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Discussion Starter #1
Hi there I've just discovered a rather disconcerting fact on my GT 2011. Chain and sprockets were changed by me about 15000kls ago, after market jobbies , probably not the most expensive you can buy but midrange. Chain now has a massive tight spot when on the centre stand ie from about 35mm to tight twice every revolution of the chain. Tight spot happens when the joiner link is at about 2 o'clock on the rear sprocket and about 7:30 on the front sprocket IE diametrically opposed places on the rotation cycle. No seized links and the teeth all look ok to me certainly, nowhere near what the replaced ones were like! Front and back sprockets are tight and as far as I can see have no real way to be out of alignment or out of round. The chain doesn't appear to ride up on any of the teeth it just gets real tight when the link gets to those two places. Any ideas would be appreciated or have I just got sh-te gear? Must be something to do with the link I guess just can't figure out what.:unsure::unsure::unsure::unsure: Bob
PS I suppose I should check it on the side stand but I wouldn't have thought it would make that much difference to the tight spot, hmm maybe I'm wrong.
 

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I don't know but I would try scrubbing that entire link with hot 90W gear oil on a tooth brush and then rotate the wheel a few times and see if it makes an improvement. If nothing else you get to make a mess which is always entertaining.
 

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Sounds like you may have some corrosion down in between the rollers and the pins in the tight spots. If it's an 'O' ring or 'X' ring chain it's hard to fix because you can't easily get lube past the sealing rings. You may be able to take the chain off and soak it in some noxious chemical to free it up. At the mileage you quote replacing the chain might be the best remedy especially if your time is worth anything.
 

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I was able to get the chain on my Tiger back to normal (more or less) with a good scrubbing with the gear oil. Made a gigantic mess, though.
 

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Same thing happened to me with much lower miles. If chain gets wet and dries wet and dries with no lube she wil start to tighten. New chain sounds in order. RK make a nice x ring for $$. I have it and like it.
 

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No seized links and the teeth all look ok to me certainly, nowhere near what the replaced ones were like!
If you have no sized link, it probably means your rear sprocket is off center. This is pretty usual after changing the chain. The fact you go from 35mm slack to zero tends to confirm that. Don't you observe you get one tight spot per rear sprocket rotation?
You should try to remove the rear sprocket nuts and roll some paper around each bolt to eliminate the freeplay. If that doesn't make it just try to correct the off center by using measurement shims between the rear sprocket and the hub.
 

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Discussion Starter #9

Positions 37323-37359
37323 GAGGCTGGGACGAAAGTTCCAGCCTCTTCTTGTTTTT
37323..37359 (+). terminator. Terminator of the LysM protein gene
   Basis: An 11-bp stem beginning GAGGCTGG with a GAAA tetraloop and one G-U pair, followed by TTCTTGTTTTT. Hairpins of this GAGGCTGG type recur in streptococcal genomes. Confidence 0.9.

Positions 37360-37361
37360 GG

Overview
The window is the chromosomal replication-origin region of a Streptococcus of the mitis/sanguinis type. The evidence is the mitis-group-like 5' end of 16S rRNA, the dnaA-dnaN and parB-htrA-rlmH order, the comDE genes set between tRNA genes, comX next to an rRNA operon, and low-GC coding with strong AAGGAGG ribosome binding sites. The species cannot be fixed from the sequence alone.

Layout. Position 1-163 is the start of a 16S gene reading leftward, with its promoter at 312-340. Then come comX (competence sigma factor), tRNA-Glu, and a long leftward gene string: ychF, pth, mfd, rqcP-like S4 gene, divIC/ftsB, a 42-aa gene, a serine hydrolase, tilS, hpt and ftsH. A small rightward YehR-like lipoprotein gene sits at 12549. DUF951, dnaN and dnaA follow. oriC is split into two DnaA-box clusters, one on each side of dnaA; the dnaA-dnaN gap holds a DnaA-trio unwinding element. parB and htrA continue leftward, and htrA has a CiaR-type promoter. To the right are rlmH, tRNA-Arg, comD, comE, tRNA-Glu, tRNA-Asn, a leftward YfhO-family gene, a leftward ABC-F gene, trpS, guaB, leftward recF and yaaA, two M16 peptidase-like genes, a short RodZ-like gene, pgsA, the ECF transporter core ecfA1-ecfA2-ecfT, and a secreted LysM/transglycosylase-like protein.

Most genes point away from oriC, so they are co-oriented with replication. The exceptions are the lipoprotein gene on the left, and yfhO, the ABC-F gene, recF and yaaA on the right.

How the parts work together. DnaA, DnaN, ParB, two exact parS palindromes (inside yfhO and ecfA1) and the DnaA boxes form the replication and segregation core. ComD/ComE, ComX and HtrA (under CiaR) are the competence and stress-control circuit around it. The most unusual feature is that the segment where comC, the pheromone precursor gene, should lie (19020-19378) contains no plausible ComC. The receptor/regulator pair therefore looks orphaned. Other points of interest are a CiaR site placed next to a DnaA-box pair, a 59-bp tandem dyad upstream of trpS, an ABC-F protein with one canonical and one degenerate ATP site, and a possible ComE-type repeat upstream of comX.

If you have no sized link, it probably means your rear sprocket is off center. This is pretty usual after changing the chain. The fact you go from 35mm slack to zero tends to confirm that. Don't you observe you get one tight spot per rear sprocket rotation?
You should try to remove the rear sprocket nuts and roll some paper around each bolt to eliminate the freeplay. If that doesn't make it just try to correct the off center by using measurement shims between the rear sprocket and the hub.
I understand that theory but the tight spot in relation to the sprockets isn't one for one it's twice every full chain rotation with the tight spots appearing when the link pin passes over the same position rotationally in the cycle. The position on the sprocket moves sequentially about ten teeth every time ( rear sprocket) lines up with the link pin at about 11:30. I reversed the rear sprocket yesterday and it made no difference but under close inspection the chain does ride up on the sprocket till it's tight , then relocates itself and becomes loose again. New chain I think is in order but disappointing to only last this long.
 

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I've been having good luck with the DID X-ring chain.
Get new sprockets while you're at it as all that junk wears in together.
 

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I understand that theory but the tight spot in relation to the sprockets isn't one for one it's twice every full chain rotation with the tight spots appearing when the link pin passes over the same position rotationally in the cycle. The position on the sprocket moves sequentially about ten teeth every time ( rear sprocket) lines up with the link pin at about 11:30. I reversed the rear sprocket yesterday and it made no difference but under close inspection the chain does ride up on the sprocket till it's tight , then relocates itself and becomes loose again. New chain I think is in order but disappointing to only last this long.
OK I get it.
Did you measure the chain by say groups of 10 links to check whether is varies around it?
There is another possible explanation: the links width. Expecially the master link that could have been too much pressed when closed. I admin it should produce the tighter spot when on 3:00 on the rear sprocket but worth having a look.
 

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Discussion Starter #12